The Abedi family attended the Didsbury Mosque in South Manchester and there are reports some people in the neighbourhood had concerns about him and contacted police several years ago. Manchester police have declined comment.

On Wednesday, many of those attending daily prayers at the mosque were struggling to come to grips with bombing. “This act of cowardice has no place in our religion. … We encourage anyone with information to contact police,” said Fawzi Haffar, who spoke on behalf of the mosque.

Hamila Khan expressed outrage at the attack as she arrived for prayers. But she also aimed her anger at people who condemn all Muslims for the actions of a small number. “Islam is a religion of peace. You’re not allowed to take the life of another human being because it’s hellfire for you,” she said. “This is my country. This is my community. I’ve done my best. I want the best for Manchester and for Britain.”

When asked if she knew Mr. Abedi, Ms. Khan shot back: “I don’t know this gentleman. How many people do you know in your church? How many do you speak to?”

Tension briefly heightened when a man stopped on the sidewalk to yell at Mohammed Fadeil, who was entering the mosque. “You need to sort this thing out in your community, and put a stop to it,” said the man, named Ian MacIntosh. “It could have been my 19-year-old daughter going to that concert.”

Afterward, Mr. Fadeil appeared shaken by the encounter. “This is what the terrorists want,” he said. “They want to divide us. I’ll reach out to him. We’re Muslims, we’re here to fight this together, join us.”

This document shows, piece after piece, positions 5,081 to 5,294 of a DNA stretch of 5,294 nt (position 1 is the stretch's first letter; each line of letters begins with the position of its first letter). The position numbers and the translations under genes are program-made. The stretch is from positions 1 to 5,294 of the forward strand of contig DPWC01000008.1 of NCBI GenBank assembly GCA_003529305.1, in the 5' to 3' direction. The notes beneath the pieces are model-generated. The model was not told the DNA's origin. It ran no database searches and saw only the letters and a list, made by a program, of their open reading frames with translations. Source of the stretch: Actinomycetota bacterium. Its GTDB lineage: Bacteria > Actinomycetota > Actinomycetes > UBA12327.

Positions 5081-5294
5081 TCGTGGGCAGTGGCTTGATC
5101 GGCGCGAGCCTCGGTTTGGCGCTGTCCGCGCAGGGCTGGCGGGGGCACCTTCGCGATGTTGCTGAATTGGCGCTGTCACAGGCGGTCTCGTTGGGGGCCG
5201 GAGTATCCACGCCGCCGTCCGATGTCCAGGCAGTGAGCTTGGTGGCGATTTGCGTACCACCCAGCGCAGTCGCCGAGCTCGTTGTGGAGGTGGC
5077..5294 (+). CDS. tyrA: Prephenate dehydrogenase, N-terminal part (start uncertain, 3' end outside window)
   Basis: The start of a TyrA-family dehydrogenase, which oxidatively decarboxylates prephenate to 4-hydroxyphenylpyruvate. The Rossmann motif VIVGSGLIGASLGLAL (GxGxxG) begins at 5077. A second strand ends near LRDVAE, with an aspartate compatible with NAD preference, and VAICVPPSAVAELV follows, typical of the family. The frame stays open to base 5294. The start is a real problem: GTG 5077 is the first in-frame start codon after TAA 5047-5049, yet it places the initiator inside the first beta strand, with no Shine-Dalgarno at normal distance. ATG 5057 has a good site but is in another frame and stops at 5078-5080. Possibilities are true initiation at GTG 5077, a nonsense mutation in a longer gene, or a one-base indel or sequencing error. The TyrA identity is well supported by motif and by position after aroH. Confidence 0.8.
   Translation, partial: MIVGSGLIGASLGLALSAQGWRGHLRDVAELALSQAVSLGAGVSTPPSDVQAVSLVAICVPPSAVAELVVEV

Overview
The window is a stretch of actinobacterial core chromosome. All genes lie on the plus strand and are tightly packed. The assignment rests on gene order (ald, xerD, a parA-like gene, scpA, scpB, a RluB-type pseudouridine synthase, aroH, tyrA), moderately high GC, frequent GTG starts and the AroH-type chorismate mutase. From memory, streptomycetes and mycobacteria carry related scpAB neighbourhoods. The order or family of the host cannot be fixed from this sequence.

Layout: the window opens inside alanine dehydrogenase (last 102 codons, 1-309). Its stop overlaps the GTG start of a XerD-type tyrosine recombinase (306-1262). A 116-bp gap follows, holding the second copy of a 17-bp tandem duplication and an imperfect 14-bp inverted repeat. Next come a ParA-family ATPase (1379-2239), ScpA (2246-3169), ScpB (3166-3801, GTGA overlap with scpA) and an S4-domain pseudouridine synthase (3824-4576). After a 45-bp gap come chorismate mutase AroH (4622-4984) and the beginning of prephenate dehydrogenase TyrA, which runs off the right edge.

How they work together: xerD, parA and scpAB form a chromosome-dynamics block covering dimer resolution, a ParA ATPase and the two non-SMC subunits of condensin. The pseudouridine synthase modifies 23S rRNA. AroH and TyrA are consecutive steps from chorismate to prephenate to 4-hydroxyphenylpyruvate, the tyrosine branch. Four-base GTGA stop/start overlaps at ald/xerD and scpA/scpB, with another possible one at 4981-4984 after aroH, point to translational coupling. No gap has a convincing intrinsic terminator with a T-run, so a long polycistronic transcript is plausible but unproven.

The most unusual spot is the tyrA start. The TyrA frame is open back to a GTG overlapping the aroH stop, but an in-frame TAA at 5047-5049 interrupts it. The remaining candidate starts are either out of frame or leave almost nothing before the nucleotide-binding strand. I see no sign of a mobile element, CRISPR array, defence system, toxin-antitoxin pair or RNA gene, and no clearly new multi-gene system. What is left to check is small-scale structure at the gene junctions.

One 30-year-old man standing outside the mosque offered an explanation for the bombing, saying that while he condemned all killing he could understand why people such as Mr. Abedi become suicide bombers. In Iraq, Syria and Afghanistan “Muslims are being killed left, right and centre and nobody cares,” said the man who declined to give his name but said he attended the mosque.

That kind of response infuriated Mohammed Shafiq, who runs the Ramadhan Foundation, a Manchester-based organization that promotes peaceful co-existence. “I get some of that, to be honest, on Facebook,” Mr. Shafiq said. “But at the end of the day, it’s children that have been brutally murdered for no other reason than they had gone to a music concert. And nobody should justify that.”

He believes Muslim leaders need to do more to challenge the ideology of the Islamic State and others on a theological basis. And he said there has been too much disconnection in mosques between young people and imams.

“We’ve got to take on the theological battle which is that Islamic State and al-Qaeda justify their violent methods by using the verses from the Koran, using the sayings of the prophet Mohammed. … We’ve got to take them on because we believe their distortion is leading to a wrong image of Islam.”

The South Manchester area has become one of the country’s hotbeds for radical extremists. It was home to Raphael Hostey, who became a leading Islamic State recruiter before he was killed in a drone strike last year. Earlier this year, another man from the area, Ronald Fiddler, blew himself up in a suicide attack in Mosul. Police have long struggled with the powerful online propaganda employed by the Islamic State, which Mr. Shafiq said brainwashes vulnerable young people.

“We’ve got to face this extremism head on and I think there’s a responsibility on the part of us in the Muslim community,” he said. “Have we done enough? I don’t think we have.”

MANCHESTER — The Globe and Mail
Published Wednesday, May 24, 2017 4:11PM EDT
Last updated Wednesday, May 24, 2017 10:03PM EDT